Frameline 40 by Mucho, United States
Opinion by Richard Baird.
Frameline is a San Francisco-based nonprofit arts organisation and LGBTQ film festival that intends to change the world through the power of gay cinema, and to connect filmmakers with audiences locally and internationally. Graphic design studio Mucho worked with Frameline on its brand identity and campaign for its 40th LGBTQ film festival, delivering a system based around a framing device, a bright and diverse colour palette and contemporary sans-serif typography. This links membership cards, stationery, business cards and tote bags, as well as campaign material such as invitations and posters. This post was updated June 2017 with images of Framline 41 campaign material, also designed by Mucho.
Mucho’s work for Frameline is a mix of good observation and happenstance (in the right angles of the initials), and rationalisation (in the description of the backwards L as being queer). Although the framing device is far from original, both conceptually and aesthetically, it is, however, universal and relevant, and finds a comfortable meeting point between an expression of inclusivity and filmmaking whilst remaining simple.
This is appropriately built on and communicated more explicitly through images held within the frame and tied to captions written by David Begler, implemented across posters and programmes.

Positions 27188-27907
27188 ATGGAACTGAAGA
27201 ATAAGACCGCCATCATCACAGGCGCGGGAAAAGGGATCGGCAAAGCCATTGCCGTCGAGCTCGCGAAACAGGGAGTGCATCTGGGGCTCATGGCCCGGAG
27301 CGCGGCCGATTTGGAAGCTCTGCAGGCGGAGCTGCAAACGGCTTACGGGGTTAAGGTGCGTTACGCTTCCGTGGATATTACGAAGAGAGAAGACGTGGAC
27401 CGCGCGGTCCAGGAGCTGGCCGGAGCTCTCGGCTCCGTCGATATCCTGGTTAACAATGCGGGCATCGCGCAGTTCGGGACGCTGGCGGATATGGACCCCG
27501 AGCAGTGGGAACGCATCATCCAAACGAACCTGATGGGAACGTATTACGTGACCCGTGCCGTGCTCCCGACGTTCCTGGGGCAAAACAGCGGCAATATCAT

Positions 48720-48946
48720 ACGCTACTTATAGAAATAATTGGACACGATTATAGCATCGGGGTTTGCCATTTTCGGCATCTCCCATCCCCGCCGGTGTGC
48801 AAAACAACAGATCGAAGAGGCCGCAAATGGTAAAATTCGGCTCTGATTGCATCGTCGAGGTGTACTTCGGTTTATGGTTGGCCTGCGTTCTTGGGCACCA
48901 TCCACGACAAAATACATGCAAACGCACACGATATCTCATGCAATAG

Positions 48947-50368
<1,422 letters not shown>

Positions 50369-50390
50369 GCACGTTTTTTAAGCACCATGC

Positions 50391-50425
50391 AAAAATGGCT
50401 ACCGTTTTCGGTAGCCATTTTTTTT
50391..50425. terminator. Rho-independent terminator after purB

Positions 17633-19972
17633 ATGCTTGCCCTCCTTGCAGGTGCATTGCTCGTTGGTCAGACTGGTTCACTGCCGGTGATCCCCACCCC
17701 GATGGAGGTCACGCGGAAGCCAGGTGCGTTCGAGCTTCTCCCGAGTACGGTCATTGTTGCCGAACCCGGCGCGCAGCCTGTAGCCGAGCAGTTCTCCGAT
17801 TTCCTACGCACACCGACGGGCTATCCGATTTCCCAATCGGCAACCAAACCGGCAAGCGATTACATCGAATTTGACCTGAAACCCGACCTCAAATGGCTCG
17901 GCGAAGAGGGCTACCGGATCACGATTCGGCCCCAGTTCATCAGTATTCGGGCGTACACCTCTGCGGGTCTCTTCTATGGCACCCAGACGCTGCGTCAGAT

The logo functions well as a square asset, perfect for social media and totes, and expands and contracts within the context of print and t-shirts, giving it a much needed visual and communicative variety whilst also serving to unify.
Colour, much like the logo, relies on well-established association but manages to draw something of a more sophisticated quality from this, moving between the rainbow representative of the LGBTQ community, implemented in a more contemporary manner as solid colour and less saturated hues across individual assets, and dials down the ostentatious and glamorous qualities of silver and gold through some good material choice and within the setting and conventions of premium membership.
Type choice does not stray too far from what is a current and generally accepted sense of modernity and accessibility. But alongside logo, the structure of print communication, copy and colour palette, and within the context of a nonprofit organisational body, appears expressive and professional whilst avoiding the corporate.
Although much of what Mucho draws on is familiar, the studio manage to create something smart and distinctive from their combination while also retaining much of their associative value. The direction feels restrained but well-suited to a professional organisation looking to engage with a diverse community, with room for creativity and a range of expression in image and language choice, much like film itself, that can freely move between specificity and breadth, and remain cohesive. More from Mucho on BP&O.
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